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Learning From Code: Fast Fail Iterators, page 1 of 2

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What is a mysterious field called modCount doing in the List Iterator classes? How can we efficiently handle iterating over collections when another thread may be updating the collection at the same time? Read on in our "Fast Fail Iterators" article from our "Learning From Code" series.

Published January 2004, Authors Jack Shirazi, Kirk Pepperdine

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The "Learning From Code" series

In the "Learning From Code" series, we examine existing code for techniques that offer a performance advantages. Such advantages have already been tried and tested, and often provide very interesting tuning techniques.


The AbstractList class in the java.util package is normally only examined by developers intending to implement a List class. AbstractList is an abstract class, which means it is a class which provides a partial implementation of some type of behavior, and is designed to be extended by subclasses which will provide the complete implementation. In particular, AbstractList provides a skeletal implementation of the java.util.List interface, and is designed for subclasses which will be backed by a random access data structure such as an array (e.g. Object[]). ArrayList is one such subclass of AbstractList.


One service provided by AbstractList is the iterator, or rather the iterators, which are required by the java.util.List interface. The java.util.List interface specifies three methods which return iterators:

    Iterator iterator();
    ListIterator listIterator();
    ListIterator listIterator(int index);

AbstractList provides implementations for all three iterator methods, and also provides class implementations for the Iterator objects. One aspect of these Iterator classes is of particular interest to us, a mysterious field called modCount. The following behavior is described in the AbstractList comments:

[Talking about modCount]
     * If the value of this field changes unexpectedly, the iterator (or list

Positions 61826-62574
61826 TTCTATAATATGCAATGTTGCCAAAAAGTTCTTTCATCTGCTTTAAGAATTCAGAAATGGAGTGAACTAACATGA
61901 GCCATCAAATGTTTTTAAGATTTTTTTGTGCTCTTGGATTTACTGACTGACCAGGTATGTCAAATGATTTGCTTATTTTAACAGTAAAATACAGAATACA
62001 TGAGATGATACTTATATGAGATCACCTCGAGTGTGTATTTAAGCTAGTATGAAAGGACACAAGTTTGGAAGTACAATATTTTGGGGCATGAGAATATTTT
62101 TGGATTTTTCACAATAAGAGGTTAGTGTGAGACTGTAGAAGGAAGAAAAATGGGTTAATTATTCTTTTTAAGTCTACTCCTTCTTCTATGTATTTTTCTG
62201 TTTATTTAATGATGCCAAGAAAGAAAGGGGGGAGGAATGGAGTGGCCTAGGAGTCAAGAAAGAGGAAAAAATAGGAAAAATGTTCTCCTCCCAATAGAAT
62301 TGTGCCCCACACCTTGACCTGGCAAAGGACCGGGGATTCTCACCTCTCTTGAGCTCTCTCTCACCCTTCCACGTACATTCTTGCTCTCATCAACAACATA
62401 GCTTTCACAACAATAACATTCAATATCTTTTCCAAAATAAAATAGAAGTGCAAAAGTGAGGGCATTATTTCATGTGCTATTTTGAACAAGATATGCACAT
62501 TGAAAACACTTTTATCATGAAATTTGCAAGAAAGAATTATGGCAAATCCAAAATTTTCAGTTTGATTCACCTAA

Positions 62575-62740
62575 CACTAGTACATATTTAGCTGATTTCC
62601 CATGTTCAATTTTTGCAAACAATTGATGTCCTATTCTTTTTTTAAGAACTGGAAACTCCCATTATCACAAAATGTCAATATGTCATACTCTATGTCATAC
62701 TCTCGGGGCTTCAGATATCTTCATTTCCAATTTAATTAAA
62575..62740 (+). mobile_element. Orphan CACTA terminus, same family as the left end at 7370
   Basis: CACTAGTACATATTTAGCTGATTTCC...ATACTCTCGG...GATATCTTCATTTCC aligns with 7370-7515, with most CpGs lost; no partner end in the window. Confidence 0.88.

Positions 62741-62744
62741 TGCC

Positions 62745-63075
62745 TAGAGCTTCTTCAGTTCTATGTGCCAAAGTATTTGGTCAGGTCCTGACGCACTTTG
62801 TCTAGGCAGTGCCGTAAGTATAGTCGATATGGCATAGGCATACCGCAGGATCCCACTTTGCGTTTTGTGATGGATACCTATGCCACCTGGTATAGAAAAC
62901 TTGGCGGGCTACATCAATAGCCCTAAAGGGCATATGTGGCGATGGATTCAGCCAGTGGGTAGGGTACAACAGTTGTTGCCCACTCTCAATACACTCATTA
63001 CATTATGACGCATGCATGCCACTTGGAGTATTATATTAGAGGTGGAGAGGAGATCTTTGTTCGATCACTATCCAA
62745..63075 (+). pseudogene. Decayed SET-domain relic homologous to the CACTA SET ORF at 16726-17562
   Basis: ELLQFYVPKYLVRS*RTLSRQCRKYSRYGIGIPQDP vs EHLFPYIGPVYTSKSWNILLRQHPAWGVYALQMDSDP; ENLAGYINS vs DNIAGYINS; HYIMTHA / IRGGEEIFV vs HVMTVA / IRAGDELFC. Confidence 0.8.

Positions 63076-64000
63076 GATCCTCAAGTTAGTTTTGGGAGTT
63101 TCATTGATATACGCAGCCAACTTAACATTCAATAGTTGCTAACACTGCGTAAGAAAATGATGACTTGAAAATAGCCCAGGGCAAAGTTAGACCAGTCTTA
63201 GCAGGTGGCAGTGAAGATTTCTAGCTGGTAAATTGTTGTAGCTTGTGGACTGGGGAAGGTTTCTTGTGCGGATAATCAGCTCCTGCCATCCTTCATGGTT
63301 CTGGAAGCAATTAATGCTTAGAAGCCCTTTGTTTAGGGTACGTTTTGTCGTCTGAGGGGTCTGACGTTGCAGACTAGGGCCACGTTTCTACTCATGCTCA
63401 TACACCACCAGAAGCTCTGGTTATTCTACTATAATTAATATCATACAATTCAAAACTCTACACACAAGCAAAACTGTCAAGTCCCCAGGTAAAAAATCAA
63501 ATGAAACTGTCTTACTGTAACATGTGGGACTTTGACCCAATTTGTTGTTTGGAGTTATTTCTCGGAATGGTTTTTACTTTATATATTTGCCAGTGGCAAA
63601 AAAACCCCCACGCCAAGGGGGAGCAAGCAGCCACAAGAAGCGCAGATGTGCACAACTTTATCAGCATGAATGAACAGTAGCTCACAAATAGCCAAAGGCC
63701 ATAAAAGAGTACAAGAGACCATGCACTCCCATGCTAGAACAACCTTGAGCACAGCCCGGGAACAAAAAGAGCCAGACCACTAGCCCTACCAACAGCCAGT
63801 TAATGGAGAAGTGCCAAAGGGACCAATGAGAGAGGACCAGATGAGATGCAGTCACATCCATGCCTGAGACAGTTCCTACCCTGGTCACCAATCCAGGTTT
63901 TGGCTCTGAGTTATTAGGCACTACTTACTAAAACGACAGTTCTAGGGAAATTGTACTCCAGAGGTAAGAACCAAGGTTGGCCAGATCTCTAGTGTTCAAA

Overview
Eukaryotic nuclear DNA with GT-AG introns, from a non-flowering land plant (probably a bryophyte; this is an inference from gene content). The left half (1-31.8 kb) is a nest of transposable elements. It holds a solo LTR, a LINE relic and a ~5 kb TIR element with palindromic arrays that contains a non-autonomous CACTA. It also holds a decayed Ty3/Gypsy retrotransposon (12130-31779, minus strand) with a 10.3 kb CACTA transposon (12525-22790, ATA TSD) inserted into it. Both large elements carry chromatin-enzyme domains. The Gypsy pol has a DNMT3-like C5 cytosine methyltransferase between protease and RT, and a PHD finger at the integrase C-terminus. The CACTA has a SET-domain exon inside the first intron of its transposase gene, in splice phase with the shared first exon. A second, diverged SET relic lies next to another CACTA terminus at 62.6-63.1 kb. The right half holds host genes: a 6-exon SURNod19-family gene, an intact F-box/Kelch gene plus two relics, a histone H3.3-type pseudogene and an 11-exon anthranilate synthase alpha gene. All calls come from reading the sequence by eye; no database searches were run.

* iterator) will throw a ConcurrentModificationException in
     * response to the next, remove, previous,
     * set or add operations.  This provides
     * fail-fast behavior, rather than non-deterministic behavior in
     * the face of concurrent modification during iteration.

How does this work, and why is it useful?

Concurrency Problems

The issue under consideration is iterating through a collection while that collection may be being changed by another thread. This is a concurrency issue. In particular, what happens if thread 1 is iterating through a collection, and thread 2 changes the size of the collection at the same time, by adding or deleting an element. This is a classic concurrency problem which can result in one of four scenarios.


The first scenario is to just do nothing about this concurrency problem. To frame this in terms of a database analogy, it would be the equivalent of performing updates to your database outside of the bounds of a transaction. If you are lucky, the iteration in thread 1 will occur before or after the collection update in thread 2, and nothing bad happens. However you obviously have a race condition, and it is likely that at some point the iteration will occur concurrently with the update. Then the outcome is undefined, usually leading to either a data corruption or some undefined error. For example, if one were to perform a concurrent delete, this may result in the iterator trying to access the element beyond the end of the now shorter collection, causing a IndexOutOfBoundsException. The other case to consider is a concurrent addition which may result in one element of the collection being missed out over the iteration. It also equally likely that other problems could occur, such as a NullPointerException due to the collection being resized requiring a new underlying array to be created and copied into. Normally, this "do nothing about it" scenario is not an acceptable solution. Returning to our analogy, current database technology imposes the constraint that one cannot update the database outside of the bounds of a transaction. Instead, it requires us to lock the resources while the update is being performed.

Continued on next page

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Last Updated: 2017-01-01
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